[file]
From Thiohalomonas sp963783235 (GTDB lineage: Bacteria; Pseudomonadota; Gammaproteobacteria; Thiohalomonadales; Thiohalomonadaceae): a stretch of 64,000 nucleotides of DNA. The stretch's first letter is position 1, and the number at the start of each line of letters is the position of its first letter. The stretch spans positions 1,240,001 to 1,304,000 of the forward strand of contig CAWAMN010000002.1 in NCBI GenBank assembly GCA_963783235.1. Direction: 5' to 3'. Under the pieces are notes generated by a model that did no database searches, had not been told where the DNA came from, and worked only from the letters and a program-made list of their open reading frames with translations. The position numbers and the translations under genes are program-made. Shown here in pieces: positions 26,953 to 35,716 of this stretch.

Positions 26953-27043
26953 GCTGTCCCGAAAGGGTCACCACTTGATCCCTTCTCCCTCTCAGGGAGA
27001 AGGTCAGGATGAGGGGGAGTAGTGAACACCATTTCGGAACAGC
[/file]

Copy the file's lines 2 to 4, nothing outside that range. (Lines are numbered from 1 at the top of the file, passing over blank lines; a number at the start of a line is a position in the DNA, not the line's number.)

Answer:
Positions 26953-27043
26953 GCTGTCCCGAAAGGGTCACCACTTGATCCCTTCTCCCTCTCAGGGAGA
27001 AGGTCAGGATGAGGGGGAGTAGTGAACACCATTTCGGAACAGC